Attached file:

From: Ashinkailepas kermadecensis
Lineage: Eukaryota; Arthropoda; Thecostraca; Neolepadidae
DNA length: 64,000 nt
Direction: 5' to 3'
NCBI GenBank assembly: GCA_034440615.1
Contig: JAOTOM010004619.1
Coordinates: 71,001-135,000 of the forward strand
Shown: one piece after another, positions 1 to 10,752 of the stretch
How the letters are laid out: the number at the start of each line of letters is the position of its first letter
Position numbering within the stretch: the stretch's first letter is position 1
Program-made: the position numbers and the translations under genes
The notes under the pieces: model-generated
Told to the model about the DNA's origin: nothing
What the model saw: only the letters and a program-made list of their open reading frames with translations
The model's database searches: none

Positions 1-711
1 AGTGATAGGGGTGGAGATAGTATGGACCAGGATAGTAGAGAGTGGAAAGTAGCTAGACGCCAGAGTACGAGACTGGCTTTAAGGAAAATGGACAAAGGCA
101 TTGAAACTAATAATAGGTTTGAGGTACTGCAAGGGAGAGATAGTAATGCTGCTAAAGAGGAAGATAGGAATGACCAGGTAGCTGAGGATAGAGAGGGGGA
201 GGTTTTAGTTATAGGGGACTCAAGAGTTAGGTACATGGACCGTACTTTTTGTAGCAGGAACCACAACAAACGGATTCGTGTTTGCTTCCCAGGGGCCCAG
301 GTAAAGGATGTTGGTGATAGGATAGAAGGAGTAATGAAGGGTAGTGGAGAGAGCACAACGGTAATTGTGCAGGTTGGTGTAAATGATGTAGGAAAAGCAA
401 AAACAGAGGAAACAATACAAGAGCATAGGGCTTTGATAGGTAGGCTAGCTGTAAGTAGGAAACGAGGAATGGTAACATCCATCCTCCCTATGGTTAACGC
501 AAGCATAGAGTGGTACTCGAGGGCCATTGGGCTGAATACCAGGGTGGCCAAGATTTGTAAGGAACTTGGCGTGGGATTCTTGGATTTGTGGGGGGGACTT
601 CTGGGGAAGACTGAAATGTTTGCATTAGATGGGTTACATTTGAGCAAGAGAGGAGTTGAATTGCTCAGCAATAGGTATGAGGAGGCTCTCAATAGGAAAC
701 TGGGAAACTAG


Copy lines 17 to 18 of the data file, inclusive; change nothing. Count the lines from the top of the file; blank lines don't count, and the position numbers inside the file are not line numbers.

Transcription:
1 AGTGATAGGGGTGGAGATAGTATGGACCAGGATAGTAGAGAGTGGAAAGTAGCTAGACGCCAGAGTACGAGACTGGCTTTAAGGAAAATGGACAAAGGCA
101 TTGAAACTAATAATAGGTTTGAGGTACTGCAAGGGAGAGATAGTAATGCTGCTAAAGAGGAAGATAGGAATGACCAGGTAGCTGAGGATAGAGAGGGGGA